What a difference 42 years makes! As a new “data processor” in 1961, I would snicker when reading Forbes’ periodic recitals of the “fallen” industries of the early 20th century. Fallen may be too strong a word; some of these industries were still active, but their days of glory and high growth were past – often long past. I never thought that I would witness the time when the glory days of the software industry would pass. However, at the start of the 21st century, as I look around at the industry, particularly the mainframe segment, it’s obvious that the gravy train has derailed.
I use the term “gravy train” to mean the days when the software industry racked up double-digit growth annually, and when Returns on Equity (ROE) of 50 percent were not uncommon. Now you have to look hard to find software companies making – let alone growing – profits. Some say that the industry’s current performance is simply a function of the economic cycle; when the economy picks up, the gravy train will start moving again, and it will soon be packed with high growth and high profit companies of all sizes. I say that they are being wishful thinkers.
THE PASSAGE OF TIME
Software became an industry on June 6, 1969, the day IBM “unbundled” (i.e., software priced separately from hardware). That was 34 years ago, a long time in an industry that moves so quickly. Just the sheer passage of time and the resultant maturity of the industry should give one pause as to how rapidly the industry will continue to grow. But this is somewhat of a philosophical point. Let’s look at something more concrete.
COMMODITY PRICING & SMARTER BUYING
A recent Wall Street Journal article tells of Verizon CIO’s mission to cut costs. Verizon slashed its computer budget by $100 million in 2002 and is looking to cut more this year. They attribute part of these savings to the fact that computers and the accompanying technology are becoming more like commodities and are being priced accordingly. Software did not climb on the gravy train because of commodity pricing – far from it! We charged premium prices. Another reason: CIOs have become smarter businesspeople and are looked to now for business results. They are dissuaded from looking at products that don’t show immediate financial results or may come with more risk than they prefer.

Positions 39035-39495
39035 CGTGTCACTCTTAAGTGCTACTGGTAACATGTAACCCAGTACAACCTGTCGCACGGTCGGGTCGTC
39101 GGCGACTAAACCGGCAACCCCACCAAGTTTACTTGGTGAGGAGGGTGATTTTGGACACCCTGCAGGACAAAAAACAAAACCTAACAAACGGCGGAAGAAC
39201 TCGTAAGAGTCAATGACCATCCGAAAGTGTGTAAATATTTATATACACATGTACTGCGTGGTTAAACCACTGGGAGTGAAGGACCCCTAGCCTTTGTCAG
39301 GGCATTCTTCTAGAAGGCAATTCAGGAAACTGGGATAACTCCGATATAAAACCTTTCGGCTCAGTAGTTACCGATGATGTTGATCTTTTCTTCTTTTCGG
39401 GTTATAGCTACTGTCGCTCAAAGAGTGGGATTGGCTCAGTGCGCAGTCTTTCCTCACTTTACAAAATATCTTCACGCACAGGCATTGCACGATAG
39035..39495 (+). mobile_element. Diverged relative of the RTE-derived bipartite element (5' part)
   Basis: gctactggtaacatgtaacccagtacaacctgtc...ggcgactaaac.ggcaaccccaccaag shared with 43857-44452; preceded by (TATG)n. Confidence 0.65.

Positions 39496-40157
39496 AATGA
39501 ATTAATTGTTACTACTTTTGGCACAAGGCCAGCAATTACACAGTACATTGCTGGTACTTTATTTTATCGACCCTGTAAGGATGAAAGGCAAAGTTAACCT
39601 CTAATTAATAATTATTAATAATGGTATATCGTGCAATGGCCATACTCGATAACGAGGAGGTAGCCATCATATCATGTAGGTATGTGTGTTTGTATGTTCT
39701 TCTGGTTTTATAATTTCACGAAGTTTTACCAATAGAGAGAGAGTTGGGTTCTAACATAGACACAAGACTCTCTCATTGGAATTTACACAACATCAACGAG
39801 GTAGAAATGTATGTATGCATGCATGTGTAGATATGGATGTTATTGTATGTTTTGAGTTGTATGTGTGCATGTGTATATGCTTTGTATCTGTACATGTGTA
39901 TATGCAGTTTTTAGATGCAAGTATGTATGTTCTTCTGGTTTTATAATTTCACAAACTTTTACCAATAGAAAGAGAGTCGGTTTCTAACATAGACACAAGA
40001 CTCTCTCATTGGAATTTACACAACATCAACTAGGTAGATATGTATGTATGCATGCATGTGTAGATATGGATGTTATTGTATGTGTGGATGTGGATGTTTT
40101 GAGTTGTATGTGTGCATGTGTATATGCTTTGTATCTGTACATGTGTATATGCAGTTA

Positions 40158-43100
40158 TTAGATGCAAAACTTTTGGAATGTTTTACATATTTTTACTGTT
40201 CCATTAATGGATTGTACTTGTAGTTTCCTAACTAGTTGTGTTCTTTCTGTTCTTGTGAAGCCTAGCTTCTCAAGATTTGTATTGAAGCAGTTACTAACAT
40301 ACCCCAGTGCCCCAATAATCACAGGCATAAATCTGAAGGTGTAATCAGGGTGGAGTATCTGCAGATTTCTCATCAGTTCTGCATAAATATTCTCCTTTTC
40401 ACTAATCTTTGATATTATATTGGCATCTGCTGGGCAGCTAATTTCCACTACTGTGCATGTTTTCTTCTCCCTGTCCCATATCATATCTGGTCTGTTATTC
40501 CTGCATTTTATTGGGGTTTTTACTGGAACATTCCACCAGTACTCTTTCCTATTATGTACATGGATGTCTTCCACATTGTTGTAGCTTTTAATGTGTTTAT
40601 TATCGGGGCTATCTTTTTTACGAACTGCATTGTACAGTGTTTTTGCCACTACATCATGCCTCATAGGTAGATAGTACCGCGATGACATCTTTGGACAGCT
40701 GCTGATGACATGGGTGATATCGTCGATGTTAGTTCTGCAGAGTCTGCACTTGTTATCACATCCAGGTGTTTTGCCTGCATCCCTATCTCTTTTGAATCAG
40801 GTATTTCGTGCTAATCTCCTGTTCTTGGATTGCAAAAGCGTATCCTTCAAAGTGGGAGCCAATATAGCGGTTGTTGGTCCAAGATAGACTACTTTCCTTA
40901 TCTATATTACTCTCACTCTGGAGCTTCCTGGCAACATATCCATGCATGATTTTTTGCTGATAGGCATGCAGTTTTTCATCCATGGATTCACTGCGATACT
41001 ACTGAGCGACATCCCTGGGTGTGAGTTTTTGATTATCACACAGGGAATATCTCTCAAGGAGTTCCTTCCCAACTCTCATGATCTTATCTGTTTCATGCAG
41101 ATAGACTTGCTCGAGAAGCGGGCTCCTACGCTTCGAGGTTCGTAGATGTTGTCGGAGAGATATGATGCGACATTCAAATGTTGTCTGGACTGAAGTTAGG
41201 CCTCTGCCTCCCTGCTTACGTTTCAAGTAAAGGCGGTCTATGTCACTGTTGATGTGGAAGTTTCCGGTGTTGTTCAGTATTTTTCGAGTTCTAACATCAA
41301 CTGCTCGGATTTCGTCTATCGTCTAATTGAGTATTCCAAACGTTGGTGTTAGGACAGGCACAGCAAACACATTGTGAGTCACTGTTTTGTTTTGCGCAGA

FEWER SELLING OPPORTUNITIES
Verizon is the product of several mergers. At least four companies are now part of Verizon, each of which was a large purchaser of software, probably from different suppliers. Now, with consolidation into one company, Verizon is eliminating duplicate products and doing so by squeezing the competitors for a better deal, resulting in fewer selling opportunities and lower prices.
STANDARDS LOWER PRICES
Verizon is squeezing hardware vendors also. Moving to computing standards makes this a lot easier. It’s much cheaper and easier to move from one Unix flavor to another than to move from MVS to another operating system. The move to standards has had a particularly negative impact on the mainframe software business. There are fewer mainframes that need software. The standard machines are cheaper and, in general, this drives the price of software down as well. Therefore, software companies are again faced with fewer selling opportunities and lower prices.
BIGGER IS NOT ALWAYS BETTER
Consolidations of the companies that provided us with multiple selling opportunities drive another nail into the coffin of the small software company. The Verizons of this world are not eager to deal with the small companies that started this industry. They much prefer to buy from the behemoths of today’s software industry. While the typical corporate CIO has always been conservative, in the 20th century you could usually find one who was willing to take a chance on a small company. Now, with CIOs earning in the high six figures, the CIO who buys from a small software company (when his boss has heard only of the giants) is truly a risk taker.
GLOBALIZATION HAS A DOWNSIDE
Globalization has many advantages. However, for a software company, it is another step in lowering prices. In the 1980s, India was simply the second largest Asian country. Now, it is a lower-cost competitor. True, India is not a major producer of software products – yet. But, its lower costs of doing business impact all producers of software.
Add them up: Time passing. Commodity pricing. The “greening” of the CIO as a businessperson. Declining selling opportunities. Computing standards. Company consolidations. Globalization. There is no way you can argue that the software industry will be back on the gravy train soon. Z